(The story “Boaz’ Field” continues, in which three shepherds are speculating that the field in which they are watching their sheep once belonged to Boaz.)
The second shepherd, having mentioned the difficulties faced by Ruth as a foreigner in Israel, now said, “And I think Naomi knew what Ruth was in for. When Naomi decided to return to Bethlehem, her Moabite daughters-in-law set out with her. But Naomi told them not to follow her. ‘It would be best,’ she said, ‘if you go back to the homes in which you were raised.’ One did so. But not Ruth. She insisted on going with her mother-in-law, saying, ‘I will go where you go, live where you live, die where you were die.’ And so it was that she came to Israel. Even in the face of so many who despised her.”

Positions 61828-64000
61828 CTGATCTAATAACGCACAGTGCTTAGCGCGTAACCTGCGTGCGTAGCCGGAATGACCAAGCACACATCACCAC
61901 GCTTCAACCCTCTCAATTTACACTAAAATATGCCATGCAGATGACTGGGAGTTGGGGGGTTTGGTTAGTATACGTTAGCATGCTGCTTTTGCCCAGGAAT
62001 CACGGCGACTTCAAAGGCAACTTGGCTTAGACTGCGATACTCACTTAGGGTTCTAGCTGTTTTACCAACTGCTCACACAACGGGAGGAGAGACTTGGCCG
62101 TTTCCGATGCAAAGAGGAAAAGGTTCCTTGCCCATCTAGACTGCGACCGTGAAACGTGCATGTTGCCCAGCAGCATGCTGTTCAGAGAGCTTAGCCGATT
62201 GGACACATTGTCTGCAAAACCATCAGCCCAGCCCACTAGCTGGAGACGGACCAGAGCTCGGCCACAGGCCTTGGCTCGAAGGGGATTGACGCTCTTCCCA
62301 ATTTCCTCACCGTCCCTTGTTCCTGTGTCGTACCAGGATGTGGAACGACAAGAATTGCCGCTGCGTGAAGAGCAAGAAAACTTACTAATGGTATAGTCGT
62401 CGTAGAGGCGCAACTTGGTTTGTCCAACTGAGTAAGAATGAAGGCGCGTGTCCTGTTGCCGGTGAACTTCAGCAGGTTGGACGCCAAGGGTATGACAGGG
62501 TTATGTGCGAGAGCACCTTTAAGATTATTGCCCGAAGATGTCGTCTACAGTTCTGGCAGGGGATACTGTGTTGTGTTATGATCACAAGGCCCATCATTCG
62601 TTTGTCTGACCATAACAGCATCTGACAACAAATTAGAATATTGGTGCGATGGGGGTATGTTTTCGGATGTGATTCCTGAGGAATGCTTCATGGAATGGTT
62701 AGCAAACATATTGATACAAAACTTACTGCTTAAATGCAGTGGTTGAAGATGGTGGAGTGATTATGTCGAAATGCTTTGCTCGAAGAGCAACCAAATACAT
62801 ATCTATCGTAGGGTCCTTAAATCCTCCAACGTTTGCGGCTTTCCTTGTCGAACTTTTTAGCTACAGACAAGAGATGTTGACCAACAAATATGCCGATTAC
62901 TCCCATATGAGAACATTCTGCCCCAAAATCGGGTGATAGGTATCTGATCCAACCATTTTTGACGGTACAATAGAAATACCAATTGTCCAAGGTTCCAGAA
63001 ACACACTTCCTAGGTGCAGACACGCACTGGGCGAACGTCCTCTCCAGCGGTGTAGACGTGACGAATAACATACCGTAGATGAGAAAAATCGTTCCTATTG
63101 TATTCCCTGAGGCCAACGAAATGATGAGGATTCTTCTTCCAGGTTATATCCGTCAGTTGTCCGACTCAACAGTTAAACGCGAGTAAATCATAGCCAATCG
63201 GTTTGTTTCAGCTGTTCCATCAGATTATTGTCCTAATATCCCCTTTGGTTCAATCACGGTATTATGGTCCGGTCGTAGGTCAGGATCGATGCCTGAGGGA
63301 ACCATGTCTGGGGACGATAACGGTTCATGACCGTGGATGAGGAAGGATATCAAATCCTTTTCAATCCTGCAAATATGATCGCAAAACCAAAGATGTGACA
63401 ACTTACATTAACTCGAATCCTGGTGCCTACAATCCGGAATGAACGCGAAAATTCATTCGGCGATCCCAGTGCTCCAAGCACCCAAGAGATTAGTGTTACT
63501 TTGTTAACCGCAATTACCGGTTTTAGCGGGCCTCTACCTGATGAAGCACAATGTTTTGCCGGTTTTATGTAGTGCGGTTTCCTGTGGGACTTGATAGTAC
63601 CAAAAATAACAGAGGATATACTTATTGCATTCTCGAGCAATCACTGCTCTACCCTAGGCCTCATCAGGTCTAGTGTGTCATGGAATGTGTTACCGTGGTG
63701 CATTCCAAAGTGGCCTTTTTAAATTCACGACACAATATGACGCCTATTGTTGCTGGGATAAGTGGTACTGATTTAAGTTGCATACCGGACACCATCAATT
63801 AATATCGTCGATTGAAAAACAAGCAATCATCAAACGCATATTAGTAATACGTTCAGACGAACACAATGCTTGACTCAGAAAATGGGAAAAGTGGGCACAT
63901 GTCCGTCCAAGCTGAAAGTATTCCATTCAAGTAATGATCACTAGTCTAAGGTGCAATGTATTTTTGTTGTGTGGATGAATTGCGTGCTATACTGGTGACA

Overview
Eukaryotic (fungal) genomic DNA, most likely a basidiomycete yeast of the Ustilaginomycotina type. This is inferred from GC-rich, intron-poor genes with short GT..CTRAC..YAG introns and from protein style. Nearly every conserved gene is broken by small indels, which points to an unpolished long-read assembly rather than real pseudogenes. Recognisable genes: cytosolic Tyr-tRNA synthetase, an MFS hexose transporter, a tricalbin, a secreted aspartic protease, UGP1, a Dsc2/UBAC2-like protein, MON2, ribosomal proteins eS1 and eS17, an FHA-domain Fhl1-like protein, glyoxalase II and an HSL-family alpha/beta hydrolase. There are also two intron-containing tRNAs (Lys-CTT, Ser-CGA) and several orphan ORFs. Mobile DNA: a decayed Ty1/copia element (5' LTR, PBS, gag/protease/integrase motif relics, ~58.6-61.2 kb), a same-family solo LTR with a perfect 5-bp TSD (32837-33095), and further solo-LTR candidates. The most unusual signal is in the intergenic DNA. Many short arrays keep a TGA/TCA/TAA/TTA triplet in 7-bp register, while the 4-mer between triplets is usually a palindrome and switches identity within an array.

The third shepherd added, “She ignored all the put-downs. She worked hard, and won the heart of Boaz. They were married, and she gave birth to a son. They named him Obed. He had a son named Jesse. And Jesse had a son named David. And David became Israel’s greatest and most beloved king. Just think! A king of Israel with a Moabite great-grandmother!”
“Ha!” said the first shepherd, ‟that must stick in the craw of those who keep yapping about a pure Israelite race! These purists keep saying that Israelite blood is purer than other blood. And more, they say, among Israelites themselves there is blood that is pure–and some not so pure.”
(The story “Boaz’ Field” continues tomorrow.)
God of all peoples, prevent us from thinking we are more important than others. Amen.